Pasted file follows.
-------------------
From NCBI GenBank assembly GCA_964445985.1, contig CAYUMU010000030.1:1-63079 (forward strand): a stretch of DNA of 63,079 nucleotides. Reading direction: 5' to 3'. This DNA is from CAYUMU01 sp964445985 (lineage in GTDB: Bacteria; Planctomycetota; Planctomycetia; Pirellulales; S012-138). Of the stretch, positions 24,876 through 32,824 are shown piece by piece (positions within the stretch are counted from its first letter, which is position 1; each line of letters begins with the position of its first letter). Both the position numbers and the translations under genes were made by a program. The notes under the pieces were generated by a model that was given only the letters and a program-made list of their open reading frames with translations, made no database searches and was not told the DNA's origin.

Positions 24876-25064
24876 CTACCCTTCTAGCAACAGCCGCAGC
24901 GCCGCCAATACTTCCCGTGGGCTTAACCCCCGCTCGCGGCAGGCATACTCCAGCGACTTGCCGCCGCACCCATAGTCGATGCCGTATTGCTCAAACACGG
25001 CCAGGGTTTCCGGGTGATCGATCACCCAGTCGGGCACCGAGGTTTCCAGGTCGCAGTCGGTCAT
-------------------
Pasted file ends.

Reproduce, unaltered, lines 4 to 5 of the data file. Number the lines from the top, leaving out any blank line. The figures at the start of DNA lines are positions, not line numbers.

24901 GCCGCCAATACTTCCCGTGGGCTTAACCCCCGCTCGCGGCAGGCATACTCCAGCGACTTGCCGCCGCACCCATAGTCGATGCCGTATTGCTCAAACACGG
25001 CCAGGGTTTCCGGGTGATCGATCACCCAGTCGGGCACCGAGGTTTCCAGGTCGCAGTCGGTCAT